The most popular Marian devotion among U.S. Catholics presently is the devotion to Our Lady of Guadalupe. She is the most widely embraced Marian devotion in the entire American continent and perhaps the most revered religious icon in the world.
Although we could attribute her wide appeal to the fast-growing Hispanic population in our country — nearly half of all U.S. Catholics — Mary of Guadalupe has a special place in the hearts of Catholics from every culture, race and social location.
My first encounter with Our Lady of Guadalupe was at a very young age when I heard the story of her apparitions. The text is beautiful and enthralling. It tells a story in which the human and the divine intersect seamlessly, as in the best of the biblical stories.
A woman, “the Lady of Heaven,” appears to an indigenous man, Juan Diego, in the year 1531. She treats him with love and respect, something that the conquistadores denied to his people at a time of much violence and suffering. He listens yet feels unworthy of her words and the tasks she gives him.
She insists that he be her messenger to the ecclesial powers of the time. He doubts himself; she affirms him. He eludes her; she reaches out again. He does not seem to understand why she chose him; she suggests that he does not have to understand it all.
After several interchanges of trusting and loving words, he acquiesces. She wants a temple. He conveys the message and she gets her wish. In the meantime, a divine sign occurs. The image of a young, pregnant and indigenous-looking maiden is miraculously imprinted in his tilma (cloak). She stayed with him. She remains with us.
The story enjoys the characteristics of a true drama. A Christian drama, one of the first of this nature in the continent for which we have a record! As in the larger Christian story, at the end the poor are lifted up, the oppressed find freedom, life supersedes death, despair is conquered by hope.
There is no doubt in my mind that these characteristics, all present in the story of the apparitions of Our Lady of Guadalupe, explain why millions upon millions of people have embraced the devotion. They resonate with our daily human experience. We all are Juan Diego at some point.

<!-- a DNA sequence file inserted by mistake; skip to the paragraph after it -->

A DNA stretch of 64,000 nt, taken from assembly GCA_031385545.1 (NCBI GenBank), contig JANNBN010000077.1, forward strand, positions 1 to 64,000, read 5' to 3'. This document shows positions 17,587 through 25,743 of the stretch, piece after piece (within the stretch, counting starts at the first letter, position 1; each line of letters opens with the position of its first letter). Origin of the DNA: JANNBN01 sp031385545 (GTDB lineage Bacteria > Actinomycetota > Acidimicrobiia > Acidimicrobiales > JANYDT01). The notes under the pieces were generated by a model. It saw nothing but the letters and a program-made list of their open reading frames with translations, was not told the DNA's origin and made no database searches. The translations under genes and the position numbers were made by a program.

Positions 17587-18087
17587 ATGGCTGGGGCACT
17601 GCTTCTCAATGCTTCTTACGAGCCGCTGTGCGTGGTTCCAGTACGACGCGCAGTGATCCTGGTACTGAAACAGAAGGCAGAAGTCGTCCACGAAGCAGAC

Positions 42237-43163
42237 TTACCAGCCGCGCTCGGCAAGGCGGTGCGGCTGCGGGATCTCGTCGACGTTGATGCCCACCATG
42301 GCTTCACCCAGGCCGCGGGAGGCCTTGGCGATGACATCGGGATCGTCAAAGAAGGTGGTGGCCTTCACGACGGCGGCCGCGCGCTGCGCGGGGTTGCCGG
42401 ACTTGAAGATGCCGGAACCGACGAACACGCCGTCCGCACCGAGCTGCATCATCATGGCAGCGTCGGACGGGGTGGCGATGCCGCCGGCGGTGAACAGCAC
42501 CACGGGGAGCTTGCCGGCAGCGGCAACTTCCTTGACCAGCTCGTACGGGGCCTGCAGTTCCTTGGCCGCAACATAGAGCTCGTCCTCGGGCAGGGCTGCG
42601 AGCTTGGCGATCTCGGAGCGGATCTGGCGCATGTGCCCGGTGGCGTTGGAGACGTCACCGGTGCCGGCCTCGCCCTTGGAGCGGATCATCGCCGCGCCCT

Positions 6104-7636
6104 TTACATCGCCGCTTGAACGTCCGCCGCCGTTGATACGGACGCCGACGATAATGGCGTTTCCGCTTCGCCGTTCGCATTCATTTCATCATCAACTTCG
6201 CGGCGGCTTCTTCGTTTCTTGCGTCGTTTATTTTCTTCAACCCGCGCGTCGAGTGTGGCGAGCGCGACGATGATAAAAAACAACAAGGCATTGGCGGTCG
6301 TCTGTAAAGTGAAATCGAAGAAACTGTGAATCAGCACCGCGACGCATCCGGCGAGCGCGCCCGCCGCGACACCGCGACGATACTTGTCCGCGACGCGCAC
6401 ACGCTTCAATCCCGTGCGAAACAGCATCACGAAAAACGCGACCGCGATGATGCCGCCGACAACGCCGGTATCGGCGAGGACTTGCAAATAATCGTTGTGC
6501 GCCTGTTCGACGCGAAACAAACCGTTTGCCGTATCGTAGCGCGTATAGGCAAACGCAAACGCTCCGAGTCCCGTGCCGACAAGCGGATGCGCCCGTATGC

Mary of Guadalupe is a powerful symbol of hope. I have seen this in the way many Catholics approach her story and venerate her image. She is a reminder that no matter how hard life is, God does not abandon us. God cares about the poor and downtrodden. As a pregnant woman, her body enshrines God's ultimate hope for the world: Jesus Christ.
Mary of Guadalupe is a true symbol of renewal. At the time of her apparitions, the story goes, precious birds sang and beautiful flowers blossomed out of season. In the Nahuatl tradition, the presence of flower and song signified creation: a new creation. Through her, God signaled a new beginning in which justice, friendship and love would prevail.
The year 2020 was a tough year, no doubt. The pandemic brought illness, pain, isolation, despair and death to many. Recent social tensions reopened wounds inflicted by racism and reminded us that this evil will remain with us until we really decide to confront it. Our communities ache with division as our political system withstands unprecedented tests.
God knows that we need hope and renewal. I turn first to Jesus and in doing so I turn to Mary of Guadalupe. As she promised to Juan Diego, she remains with us. I know she does.
Hosffman Ospino, a professor of theology and religious education at Boston College, writes the “Journeying Together/Caminando juntos” column for Catholic News Service.